By Victoria Uribe
Pulse Staff Reporter
A national survey by the American Psychological Association in 2013 found that the stress levels teens experience during the school year was higher than adult stress levels.
These teens also admitted that they believed their stress levels to be unhealthy. So what is stress exactly?
“Stress is a response to some demand that is placed on you in life,” said Dr. Yolanda Reyna, a Licensed Professional Counselor and chair of Student Development at Palo Alto College. Stress can be good when acting as a motivator; however, stress can be negative when it prevents the body from returning to its relaxed state.
How can this ‘relaxed state’ be found?
Reyna recommends some helpful tips to balance this emotion and assist your body in mastering “wellness lifestyle approach” techniques.
“The most popular form of therapy for anxiety and for stress is cognitive behavioral therapy,” said Reyna. “Change the way you think, and you’ll change your behaviors in your life.”
Aside from developing a positive mindset, Reyna believes it is important to be aware of the eating habits we develop.
Trade the greasy orange and white bag for a bowl of greens and a side of overall health. The National Institutes of Health promotes fresh produce, such as in-season fruits and veggies for a healthier option.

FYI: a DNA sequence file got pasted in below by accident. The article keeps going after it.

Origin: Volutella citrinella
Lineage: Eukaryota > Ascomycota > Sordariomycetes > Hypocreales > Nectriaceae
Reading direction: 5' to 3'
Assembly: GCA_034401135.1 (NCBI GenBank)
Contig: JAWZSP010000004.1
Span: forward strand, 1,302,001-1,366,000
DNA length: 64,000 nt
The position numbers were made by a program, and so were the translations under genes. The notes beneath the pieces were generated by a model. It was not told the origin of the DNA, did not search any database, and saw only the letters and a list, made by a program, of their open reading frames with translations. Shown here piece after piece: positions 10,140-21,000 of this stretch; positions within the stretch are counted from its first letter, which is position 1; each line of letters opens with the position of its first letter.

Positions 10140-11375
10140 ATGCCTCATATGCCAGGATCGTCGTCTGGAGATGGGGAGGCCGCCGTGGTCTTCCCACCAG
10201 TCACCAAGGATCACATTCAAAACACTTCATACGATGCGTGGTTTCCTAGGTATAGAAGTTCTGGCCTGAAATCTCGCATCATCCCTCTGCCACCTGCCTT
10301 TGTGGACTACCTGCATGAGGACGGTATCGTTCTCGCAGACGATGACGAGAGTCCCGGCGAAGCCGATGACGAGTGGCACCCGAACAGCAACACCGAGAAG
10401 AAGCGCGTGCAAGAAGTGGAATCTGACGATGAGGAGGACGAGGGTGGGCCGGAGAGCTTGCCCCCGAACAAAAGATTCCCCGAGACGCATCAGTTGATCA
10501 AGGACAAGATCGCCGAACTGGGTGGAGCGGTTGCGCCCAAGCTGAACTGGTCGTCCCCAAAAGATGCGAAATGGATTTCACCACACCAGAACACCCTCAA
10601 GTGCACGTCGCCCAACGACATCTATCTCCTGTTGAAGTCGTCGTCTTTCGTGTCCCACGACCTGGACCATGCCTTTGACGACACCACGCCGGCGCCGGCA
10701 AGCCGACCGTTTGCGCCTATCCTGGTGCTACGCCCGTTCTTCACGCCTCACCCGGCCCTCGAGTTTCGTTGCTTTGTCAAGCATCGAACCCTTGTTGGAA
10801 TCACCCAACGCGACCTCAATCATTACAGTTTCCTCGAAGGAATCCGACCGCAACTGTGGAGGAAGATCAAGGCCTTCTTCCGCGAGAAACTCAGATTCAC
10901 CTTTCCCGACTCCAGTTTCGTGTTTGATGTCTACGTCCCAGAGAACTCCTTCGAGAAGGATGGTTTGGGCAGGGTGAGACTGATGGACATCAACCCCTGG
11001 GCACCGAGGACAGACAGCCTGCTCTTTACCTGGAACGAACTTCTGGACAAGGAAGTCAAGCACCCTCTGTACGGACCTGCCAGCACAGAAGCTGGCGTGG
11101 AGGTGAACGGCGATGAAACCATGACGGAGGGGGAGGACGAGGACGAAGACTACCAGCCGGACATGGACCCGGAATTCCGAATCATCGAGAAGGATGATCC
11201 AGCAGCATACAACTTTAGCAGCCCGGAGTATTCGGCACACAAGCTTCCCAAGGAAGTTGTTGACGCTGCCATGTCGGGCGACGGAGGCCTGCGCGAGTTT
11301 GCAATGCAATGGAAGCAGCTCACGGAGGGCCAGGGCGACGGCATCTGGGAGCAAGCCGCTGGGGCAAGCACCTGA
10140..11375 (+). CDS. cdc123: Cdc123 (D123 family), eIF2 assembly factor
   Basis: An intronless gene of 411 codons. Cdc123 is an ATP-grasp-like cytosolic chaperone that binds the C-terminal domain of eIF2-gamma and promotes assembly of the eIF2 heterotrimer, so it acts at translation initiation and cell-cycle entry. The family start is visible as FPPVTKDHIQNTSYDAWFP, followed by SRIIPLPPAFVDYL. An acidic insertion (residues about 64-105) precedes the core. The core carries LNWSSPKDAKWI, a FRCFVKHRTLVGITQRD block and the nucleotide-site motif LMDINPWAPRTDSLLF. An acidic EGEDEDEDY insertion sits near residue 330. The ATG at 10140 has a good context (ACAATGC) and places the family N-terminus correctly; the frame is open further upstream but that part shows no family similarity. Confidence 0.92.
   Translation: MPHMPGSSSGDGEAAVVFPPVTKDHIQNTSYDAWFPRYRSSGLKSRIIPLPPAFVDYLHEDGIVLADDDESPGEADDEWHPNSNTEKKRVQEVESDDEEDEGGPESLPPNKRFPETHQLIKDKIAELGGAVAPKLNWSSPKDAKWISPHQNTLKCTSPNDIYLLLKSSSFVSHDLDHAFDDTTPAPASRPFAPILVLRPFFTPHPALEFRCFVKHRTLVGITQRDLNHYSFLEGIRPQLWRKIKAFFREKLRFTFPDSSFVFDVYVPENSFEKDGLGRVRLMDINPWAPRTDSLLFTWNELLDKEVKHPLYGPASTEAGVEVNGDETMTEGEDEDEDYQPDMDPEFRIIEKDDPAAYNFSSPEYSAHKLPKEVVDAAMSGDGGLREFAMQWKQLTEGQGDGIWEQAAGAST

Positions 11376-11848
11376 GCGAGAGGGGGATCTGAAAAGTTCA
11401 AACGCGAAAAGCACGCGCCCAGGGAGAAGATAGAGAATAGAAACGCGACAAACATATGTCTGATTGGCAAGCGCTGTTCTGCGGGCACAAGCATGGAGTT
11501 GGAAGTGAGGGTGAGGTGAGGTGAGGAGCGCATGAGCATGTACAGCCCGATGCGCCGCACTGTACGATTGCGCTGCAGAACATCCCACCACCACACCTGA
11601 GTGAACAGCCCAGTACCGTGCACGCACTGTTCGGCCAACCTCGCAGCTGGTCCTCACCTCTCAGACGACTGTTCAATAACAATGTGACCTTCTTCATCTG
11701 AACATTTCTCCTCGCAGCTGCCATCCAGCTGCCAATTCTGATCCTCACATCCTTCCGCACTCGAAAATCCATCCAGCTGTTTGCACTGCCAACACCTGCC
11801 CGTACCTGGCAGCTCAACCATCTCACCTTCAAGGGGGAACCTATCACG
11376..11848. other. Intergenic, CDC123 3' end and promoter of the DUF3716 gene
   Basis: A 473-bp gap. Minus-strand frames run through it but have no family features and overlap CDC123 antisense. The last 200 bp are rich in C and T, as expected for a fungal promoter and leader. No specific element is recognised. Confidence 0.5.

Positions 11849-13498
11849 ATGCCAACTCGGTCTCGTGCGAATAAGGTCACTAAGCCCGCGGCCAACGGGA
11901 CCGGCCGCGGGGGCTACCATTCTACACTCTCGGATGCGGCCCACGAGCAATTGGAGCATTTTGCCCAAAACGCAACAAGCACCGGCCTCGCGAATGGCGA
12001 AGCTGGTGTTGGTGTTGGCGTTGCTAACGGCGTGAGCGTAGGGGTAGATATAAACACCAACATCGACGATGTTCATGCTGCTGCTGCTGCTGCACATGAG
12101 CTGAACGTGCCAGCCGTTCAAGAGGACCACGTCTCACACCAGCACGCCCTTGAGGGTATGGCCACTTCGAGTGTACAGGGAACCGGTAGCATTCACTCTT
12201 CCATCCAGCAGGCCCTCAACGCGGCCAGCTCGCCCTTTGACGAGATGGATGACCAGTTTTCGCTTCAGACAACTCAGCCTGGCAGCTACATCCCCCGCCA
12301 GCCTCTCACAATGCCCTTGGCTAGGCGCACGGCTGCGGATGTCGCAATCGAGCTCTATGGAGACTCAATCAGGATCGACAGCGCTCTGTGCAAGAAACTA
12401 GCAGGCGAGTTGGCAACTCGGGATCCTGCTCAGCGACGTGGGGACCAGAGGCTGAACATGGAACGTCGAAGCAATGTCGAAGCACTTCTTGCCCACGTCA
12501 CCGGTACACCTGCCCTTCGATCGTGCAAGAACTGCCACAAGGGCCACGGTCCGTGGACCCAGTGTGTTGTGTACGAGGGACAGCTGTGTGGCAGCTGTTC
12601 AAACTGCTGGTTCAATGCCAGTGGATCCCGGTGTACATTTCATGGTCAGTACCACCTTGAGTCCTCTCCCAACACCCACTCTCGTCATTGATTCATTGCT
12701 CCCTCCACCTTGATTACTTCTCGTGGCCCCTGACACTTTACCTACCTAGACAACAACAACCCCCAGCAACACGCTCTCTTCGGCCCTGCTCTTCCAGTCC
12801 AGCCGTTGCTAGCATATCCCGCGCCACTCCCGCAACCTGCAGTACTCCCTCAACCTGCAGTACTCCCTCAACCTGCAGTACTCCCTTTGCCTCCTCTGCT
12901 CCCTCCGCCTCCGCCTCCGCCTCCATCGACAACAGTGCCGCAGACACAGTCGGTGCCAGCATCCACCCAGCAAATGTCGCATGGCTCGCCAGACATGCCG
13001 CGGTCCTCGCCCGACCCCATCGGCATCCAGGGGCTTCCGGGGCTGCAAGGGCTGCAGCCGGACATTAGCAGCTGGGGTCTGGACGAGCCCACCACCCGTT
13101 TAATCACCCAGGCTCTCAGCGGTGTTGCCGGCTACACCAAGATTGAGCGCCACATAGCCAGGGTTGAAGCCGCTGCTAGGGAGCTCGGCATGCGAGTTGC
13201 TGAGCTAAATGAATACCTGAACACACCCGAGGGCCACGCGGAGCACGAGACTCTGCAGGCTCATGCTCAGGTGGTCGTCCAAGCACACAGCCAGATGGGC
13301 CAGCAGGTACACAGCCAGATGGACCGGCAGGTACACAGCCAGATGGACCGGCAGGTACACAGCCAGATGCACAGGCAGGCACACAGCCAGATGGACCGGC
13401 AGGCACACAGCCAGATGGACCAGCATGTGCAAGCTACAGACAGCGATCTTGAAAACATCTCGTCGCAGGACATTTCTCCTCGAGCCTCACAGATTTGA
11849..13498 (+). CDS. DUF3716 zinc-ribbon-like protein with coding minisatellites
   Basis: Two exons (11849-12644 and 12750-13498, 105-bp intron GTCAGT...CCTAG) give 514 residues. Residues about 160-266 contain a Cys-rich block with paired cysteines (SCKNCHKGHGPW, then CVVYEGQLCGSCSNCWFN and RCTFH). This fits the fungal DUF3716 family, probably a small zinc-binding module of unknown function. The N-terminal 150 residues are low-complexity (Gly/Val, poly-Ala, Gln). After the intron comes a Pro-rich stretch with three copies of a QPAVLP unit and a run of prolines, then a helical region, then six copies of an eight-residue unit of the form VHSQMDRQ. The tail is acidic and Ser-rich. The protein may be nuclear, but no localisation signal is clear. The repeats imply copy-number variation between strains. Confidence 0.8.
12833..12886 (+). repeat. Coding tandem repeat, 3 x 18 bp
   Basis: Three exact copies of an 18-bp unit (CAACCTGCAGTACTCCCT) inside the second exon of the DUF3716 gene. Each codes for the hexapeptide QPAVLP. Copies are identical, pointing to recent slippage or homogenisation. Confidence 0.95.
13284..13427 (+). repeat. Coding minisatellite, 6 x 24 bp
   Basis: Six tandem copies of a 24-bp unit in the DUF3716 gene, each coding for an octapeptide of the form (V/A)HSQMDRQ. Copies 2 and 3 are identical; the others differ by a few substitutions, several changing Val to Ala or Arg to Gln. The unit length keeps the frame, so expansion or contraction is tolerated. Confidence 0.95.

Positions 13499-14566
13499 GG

“Taking care of our physical health…empowers us to handle the other stress,” said Rhonda O’Cana, a Licensed Professional Counselor and PAC’s new counselor on staff. “There’s a recent study where 30 minutes of aerobic activity, three times a week, was just as effective as an antidepressant.”
PAC offers a variety of classes to try, including walking, jogging and boot camp.
Turn off Netflix; turn out the lights and sleep. The NIH recommends teens sleep at least 9-10 hours a day and 7-8 hours for adults.
“Sleeping is crucial, crucial, crucial,” said Reyna.
Have you ever tried breathing slowly and deeply to calm your body? What about taking a break to journal or practicing meditation to ease the mind? These exercises are all forms of “relaxation techniques” that allow the body to take a break and focus on methods to remove stress.
Andrew Torres, a freshman Advertising major at PAC, said he enjoys “taking breaks during my study time…watching TV and playing video games.”
Time management is another useful tool. Knowing how to manage your time can prevent feeling overwhelmed.
“Especially when you are a single mom…and you have to come to school,” said Reyna Ochoa, a sophomore Communications major at PAC. “A planned schedule for every week works a lot.”
When all else fails, do not be discouraged to talk to a counselor. “If you’ve tried some of the tips…and [the stress is] starting to have an impact on classes,” said O’Cana, “don’t hesitate to reach out.”
Reyna is no longer available as a student counselor. She now only teaches SDEV classes. O’Cana is the only student counselor on campus right now, and she is located in Room 129 of the Student Center. She is only available by appointment, and she offers personal and group counseling. Contact her at (210) 486-3750 or by email at firstname.lastname@example.org.